09/05/2009 05:12 am ET Updated May 25, 2011

What to Do When You Don't Know the Answer

When you don't know the answer to a question, just say you don't know -- as simple as that.

It's perfectly permissible to admit that you are not the repository of every minute fact known to humankind. No one expects you to be a walking encyclopedia. But also say that you'll find the answer and get it to your questioner.

If only President Obama had followed this advice in this most recent press conference. You read about his control -- and loss of control -- of his "ums" and "ahs" in that event in two separate posts last week, but I let the dust settle on the storm that followed regarding what has become known as "Henry Louis Gates-gate" before commenting on Obama's Q&A handling techniques.

In the session, he fielded nine questions about his health care proposals and then called on Lynn Sweet, the Washington Bureau Chief for his hometown newspaper, the Chicago Sun-Times, who asked, "Recently Professor Henry Louis Gates Jr. was arrested at his home in Cambridge. What does that incident say to you and what does it say about race relations in America?"

Obama replied, "Well, I should say at the outset that 'Skip' Gates is a friend, so I may be a little biased here. I don't know all the facts."

This was where he should have stopped -- but didn't. He went on for another 164 words recounting the salient facts of the case, and then said, "Now, I don't know, not having been there and not seeing all the facts..."

This was another stopping point -- but Obama didn't. He continued, "...what role race played in that, but I think it's fair to say..."

On The Daily Show playback of this moment, Jon Stewart froze the video tape, came out of his seat, stretched both arms out to the camera and, in a desperate rush of words, said what Obama should have said, "...that's it's a complicated issue and I don't really have any comments at this time because I wasn't there and I don't have all the facts."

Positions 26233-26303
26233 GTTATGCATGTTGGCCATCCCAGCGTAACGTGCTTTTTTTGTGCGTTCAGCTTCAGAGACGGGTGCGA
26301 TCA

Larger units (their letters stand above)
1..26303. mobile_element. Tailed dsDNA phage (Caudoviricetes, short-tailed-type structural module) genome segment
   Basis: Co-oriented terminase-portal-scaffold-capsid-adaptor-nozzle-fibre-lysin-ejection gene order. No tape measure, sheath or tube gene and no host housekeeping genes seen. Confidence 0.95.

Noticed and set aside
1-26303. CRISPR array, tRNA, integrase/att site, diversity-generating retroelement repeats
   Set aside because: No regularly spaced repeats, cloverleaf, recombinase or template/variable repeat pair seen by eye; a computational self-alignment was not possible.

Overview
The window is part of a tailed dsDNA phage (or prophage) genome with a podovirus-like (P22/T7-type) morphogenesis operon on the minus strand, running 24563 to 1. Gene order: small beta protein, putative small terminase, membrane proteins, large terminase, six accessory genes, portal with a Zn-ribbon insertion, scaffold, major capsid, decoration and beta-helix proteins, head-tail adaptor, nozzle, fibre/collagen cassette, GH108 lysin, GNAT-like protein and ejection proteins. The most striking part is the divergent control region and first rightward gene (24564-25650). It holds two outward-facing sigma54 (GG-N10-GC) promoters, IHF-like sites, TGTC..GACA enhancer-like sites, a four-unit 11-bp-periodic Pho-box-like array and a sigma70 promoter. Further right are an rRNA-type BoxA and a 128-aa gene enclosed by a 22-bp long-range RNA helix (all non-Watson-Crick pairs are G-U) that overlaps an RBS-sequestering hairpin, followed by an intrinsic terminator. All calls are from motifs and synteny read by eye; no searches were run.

But instead Obama went on to say, "...number one, any of us would be pretty angry; number two, that the Cambridge Police acted stupidly..."

Jon Stewart froze the videotape again, threw his hands up in the air, fell backwards, shouting a word that the show's censors beeped out. Stewart then fell forward, his head in his arms, sobbing, "I couldn't save him! I couldn't save him!"

Stewart's comedic treatment of the moment came from a position of support for the president. But even one of Obama's constant critics saw the same turning point. Shelby Steele, a research fellow at the conservative Hoover Institution, and the author of a 2007 book called, A Bound Man: Why We Are Excited About Obama and Why He Can't Win, wrote an article about "Gates-gate" in the Wall Street Journal in which he said, "I saw Mr. Obama -- with every escape route available to him -- wade right into the Gates affair at the end of his health-care news conference."

Jon Stewart and Shelby Steele, opposite ends of the political spectrum, saw the same escape route for Obama that is also open to you: If you don't have all the facts, or the answer to any question, just say you don't know -- and stop right there.